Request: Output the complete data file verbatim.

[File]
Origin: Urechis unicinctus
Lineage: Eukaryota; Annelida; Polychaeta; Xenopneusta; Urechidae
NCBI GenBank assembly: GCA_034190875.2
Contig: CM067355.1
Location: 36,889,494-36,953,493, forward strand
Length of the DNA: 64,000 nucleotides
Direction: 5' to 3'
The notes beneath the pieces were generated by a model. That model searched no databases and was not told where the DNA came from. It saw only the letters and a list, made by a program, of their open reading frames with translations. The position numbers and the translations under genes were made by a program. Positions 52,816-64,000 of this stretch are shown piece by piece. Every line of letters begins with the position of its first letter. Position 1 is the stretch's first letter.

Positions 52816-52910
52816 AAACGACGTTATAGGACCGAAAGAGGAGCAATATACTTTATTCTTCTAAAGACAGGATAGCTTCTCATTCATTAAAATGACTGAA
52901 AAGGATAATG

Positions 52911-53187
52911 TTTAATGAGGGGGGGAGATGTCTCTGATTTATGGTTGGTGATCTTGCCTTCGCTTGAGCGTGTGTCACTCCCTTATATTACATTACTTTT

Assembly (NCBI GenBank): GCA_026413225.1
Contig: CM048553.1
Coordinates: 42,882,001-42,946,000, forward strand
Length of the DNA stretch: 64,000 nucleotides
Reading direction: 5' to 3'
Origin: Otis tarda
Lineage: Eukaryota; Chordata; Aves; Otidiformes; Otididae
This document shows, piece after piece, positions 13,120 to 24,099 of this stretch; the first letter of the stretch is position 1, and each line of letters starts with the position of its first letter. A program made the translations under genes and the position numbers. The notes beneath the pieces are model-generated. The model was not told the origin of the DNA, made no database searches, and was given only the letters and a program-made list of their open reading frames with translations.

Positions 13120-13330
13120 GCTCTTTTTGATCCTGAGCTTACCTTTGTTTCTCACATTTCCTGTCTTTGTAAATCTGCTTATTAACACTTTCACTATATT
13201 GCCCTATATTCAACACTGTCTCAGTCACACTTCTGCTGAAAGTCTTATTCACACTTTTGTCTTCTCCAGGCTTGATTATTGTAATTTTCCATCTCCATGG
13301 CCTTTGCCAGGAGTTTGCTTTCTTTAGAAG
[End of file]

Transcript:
Origin: Urechis unicinctus
Lineage: Eukaryota; Annelida; Polychaeta; Xenopneusta; Urechidae
NCBI GenBank assembly: GCA_034190875.2
Contig: CM067355.1
Location: 36,889,494-36,953,493, forward strand
Length of the DNA: 64,000 nucleotides
Direction: 5' to 3'
The notes beneath the pieces were generated by a model. That model searched no databases and was not told where the DNA came from. It saw only the letters and a list, made by a program, of their open reading frames with translations. The position numbers and the translations under genes were made by a program. Positions 52,816-64,000 of this stretch are shown piece by piece. Every line of letters begins with the position of its first letter. Position 1 is the stretch's first letter.

Positions 52816-52910
52816 AAACGACGTTATAGGACCGAAAGAGGAGCAATATACTTTATTCTTCTAAAGACAGGATAGCTTCTCATTCATTAAAATGACTGAA
52901 AAGGATAATG

Positions 52911-53187
52911 TTTAATGAGGGGGGGAGATGTCTCTGATTTATGGTTGGTGATCTTGCCTTCGCTTGAGCGTGTGTCACTCCCTTATATTACATTACTTTT

Assembly (NCBI GenBank): GCA_026413225.1
Contig: CM048553.1
Coordinates: 42,882,001-42,946,000, forward strand
Length of the DNA stretch: 64,000 nucleotides
Reading direction: 5' to 3'
Origin: Otis tarda
Lineage: Eukaryota; Chordata; Aves; Otidiformes; Otididae
This document shows, piece after piece, positions 13,120 to 24,099 of this stretch; the first letter of the stretch is position 1, and each line of letters starts with the position of its first letter. A program made the translations under genes and the position numbers. The notes beneath the pieces are model-generated. The model was not told the origin of the DNA, made no database searches, and was given only the letters and a program-made list of their open reading frames with translations.

Positions 13120-13330
13120 GCTCTTTTTGATCCTGAGCTTACCTTTGTTTCTCACATTTCCTGTCTTTGTAAATCTGCTTATTAACACTTTCACTATATT
13201 GCCCTATATTCAACACTGTCTCAGTCACACTTCTGCTGAAAGTCTTATTCACACTTTTGTCTTCTCCAGGCTTGATTATTGTAATTTTCCATCTCCATGG
13301 CCTTTGCCAGGAGTTTGCTTTCTTTAGAAG